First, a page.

Furthermore, looking over the past 20 years, EM corporate debt only posted three years of negative returns (and it is set to post another year of negative returns for 2022).

While they’re offering historically high yields to maturity today, EM corporate bonds also tend to be much shorter duration compared to EM sovereign bonds, meaning that barring a default, as a significant part of the universe continuously goes to maturity, investors can realise the yield in a relatively short time span. Furthermore, by investing in corporate bonds, investors can position themselves in a more nuanced way than when investing in sovereign debt, as they can favour sectors with stronger tailwinds and try to avoid those that they think are likely to face headwinds, at a given point in the cycle.
Outlook 2023: EM corporate debt posted only 3 years of negative returns over the past 2 decades
Staying mindful of the risks
While we are positive about the outlook for the broad EMD asset class, we always remain mindful of the risks. There is still significant uncertainty about developments regarding Russia’s invasion of Ukraine, and we expect to see ongoing tensions between the US and China. We believe, however, that a dynamic and pro-active investment process can help us to mitigate those risks as they arise.

Despite yields having risen across EMD, there are also some areas that require prudence, including the Chinese real estate sector. China’s official growth target of 5.5% looks out of reach, and policy decisions have had very little positive impact on the real estate sector to date. Nevertheless, we do think we could see some improvements in sentiment there.

There are also some risks related to refinancing. This year, we have seen the lowest levels of corporate and sovereign debt issuance in a decade. More positively, local markets have become much deeper, and we’re starting to see many issuers being able to refinance in local markets in their own currency, avoiding a mismatch between assets and liabilities. However, companies and sovereigns will need to access international markets to have a diversified funding base at a certain point.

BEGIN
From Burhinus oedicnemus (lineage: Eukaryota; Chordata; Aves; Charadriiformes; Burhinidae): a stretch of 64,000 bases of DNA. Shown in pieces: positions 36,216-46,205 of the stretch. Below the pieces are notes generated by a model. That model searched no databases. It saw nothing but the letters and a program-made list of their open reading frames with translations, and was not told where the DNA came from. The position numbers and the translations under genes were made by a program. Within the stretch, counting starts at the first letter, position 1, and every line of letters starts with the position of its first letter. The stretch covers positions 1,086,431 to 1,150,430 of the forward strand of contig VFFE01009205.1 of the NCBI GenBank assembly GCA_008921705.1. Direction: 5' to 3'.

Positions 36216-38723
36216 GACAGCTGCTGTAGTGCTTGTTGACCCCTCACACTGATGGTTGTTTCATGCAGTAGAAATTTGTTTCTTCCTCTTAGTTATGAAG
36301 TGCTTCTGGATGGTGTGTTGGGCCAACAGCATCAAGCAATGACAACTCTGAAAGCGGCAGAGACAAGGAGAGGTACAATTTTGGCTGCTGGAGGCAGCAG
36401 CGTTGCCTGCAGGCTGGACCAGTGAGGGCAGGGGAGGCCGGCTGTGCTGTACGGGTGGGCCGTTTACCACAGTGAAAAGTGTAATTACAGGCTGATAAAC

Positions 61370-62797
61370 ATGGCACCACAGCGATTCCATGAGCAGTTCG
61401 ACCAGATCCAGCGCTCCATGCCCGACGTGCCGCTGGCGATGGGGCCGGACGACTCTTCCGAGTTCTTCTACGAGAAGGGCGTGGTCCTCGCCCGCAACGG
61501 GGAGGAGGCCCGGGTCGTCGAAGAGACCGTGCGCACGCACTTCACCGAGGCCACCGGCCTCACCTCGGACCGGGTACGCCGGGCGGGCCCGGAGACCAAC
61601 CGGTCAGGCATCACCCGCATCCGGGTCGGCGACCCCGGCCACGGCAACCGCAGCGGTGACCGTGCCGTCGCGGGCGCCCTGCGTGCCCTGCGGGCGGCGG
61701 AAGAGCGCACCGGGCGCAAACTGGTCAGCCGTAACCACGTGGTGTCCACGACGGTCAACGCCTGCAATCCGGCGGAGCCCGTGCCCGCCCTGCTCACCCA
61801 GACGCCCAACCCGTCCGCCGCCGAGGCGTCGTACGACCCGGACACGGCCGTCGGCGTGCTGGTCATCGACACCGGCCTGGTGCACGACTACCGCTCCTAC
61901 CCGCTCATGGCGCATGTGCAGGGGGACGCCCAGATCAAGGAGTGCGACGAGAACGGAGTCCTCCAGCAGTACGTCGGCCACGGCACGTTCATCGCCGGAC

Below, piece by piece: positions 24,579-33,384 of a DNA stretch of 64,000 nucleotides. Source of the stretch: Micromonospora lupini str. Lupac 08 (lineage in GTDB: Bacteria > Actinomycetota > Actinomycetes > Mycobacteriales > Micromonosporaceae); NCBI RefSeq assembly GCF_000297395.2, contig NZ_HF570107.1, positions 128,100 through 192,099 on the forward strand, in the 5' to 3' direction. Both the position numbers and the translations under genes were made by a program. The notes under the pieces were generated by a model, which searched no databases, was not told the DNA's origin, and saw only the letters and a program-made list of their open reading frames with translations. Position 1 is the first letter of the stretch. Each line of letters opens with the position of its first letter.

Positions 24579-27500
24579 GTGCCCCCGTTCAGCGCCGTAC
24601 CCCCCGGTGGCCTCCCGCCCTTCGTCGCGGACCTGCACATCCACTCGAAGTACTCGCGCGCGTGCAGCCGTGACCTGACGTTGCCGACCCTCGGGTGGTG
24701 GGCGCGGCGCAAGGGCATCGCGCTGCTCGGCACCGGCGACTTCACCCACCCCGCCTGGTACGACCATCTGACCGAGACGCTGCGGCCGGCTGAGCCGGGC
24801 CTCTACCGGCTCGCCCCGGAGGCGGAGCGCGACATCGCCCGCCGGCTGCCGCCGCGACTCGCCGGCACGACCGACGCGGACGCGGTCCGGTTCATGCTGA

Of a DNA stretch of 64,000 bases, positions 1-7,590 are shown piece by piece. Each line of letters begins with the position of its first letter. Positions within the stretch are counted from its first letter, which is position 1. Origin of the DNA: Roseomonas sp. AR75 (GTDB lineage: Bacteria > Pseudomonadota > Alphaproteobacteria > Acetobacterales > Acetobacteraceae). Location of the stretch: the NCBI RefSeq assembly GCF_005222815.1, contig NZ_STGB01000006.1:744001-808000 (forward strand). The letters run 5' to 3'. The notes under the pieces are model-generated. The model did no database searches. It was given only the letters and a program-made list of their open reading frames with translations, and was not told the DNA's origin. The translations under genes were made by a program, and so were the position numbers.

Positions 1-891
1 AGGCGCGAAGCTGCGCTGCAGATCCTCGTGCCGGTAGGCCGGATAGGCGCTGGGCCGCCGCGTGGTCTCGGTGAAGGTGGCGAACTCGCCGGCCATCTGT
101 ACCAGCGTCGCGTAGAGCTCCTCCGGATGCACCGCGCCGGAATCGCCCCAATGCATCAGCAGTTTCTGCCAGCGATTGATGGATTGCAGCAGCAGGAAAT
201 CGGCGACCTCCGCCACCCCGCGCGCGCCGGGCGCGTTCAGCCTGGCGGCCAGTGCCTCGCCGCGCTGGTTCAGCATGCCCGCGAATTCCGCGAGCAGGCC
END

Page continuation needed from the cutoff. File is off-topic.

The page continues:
Taking advantage of indiscriminate sell-offs
No one can know with certainty when it’s the bottom of the market, and we are not going to try to make those kinds of calls. A deeper-than-expected recession in the US would hit sentiment and likely result in a sharp sell-off in risk assets, for example. However, investing with a longer time horizon does allow fundamentals to come into effect. A combination of low valuations and strong fundamentals, along with several potential tailwinds, means that some areas of the market are looking particularly attractive to us right now.

In emerging markets, it’s not unusual to see knee-jerk reactions from investors, who often sell first, and ask questions later. But it is important to highlight that our investment universe encompasses 60 countries, both in investment grade and high yield debt. These countries might be at different points in the cycle and would not be impacted by the same events in the same way. Through differentiation, we can take advantage of this kind of indiscriminate selling to access many attractive investment opportunities, with strong fundamentals.
When investing in developing geographical areas there is a greater risk of volatility due to political and economic change; fees and expenses tend to be higher than in western markets. These markets are typically less liquid, with trading and settlement systems that are generally less reliable than in developed markets, which may result in large price movements or losses to the investment. Low rated bonds or bonds that are not rated by a credit rating agency including high yield and distressed bonds may offer a higher income, but the interest paid on them and their capital value is at greater risk of not being repaid, particularly during periods of changing market conditions.
1 2022 YTD as of end of October ‘22. Source: JPM.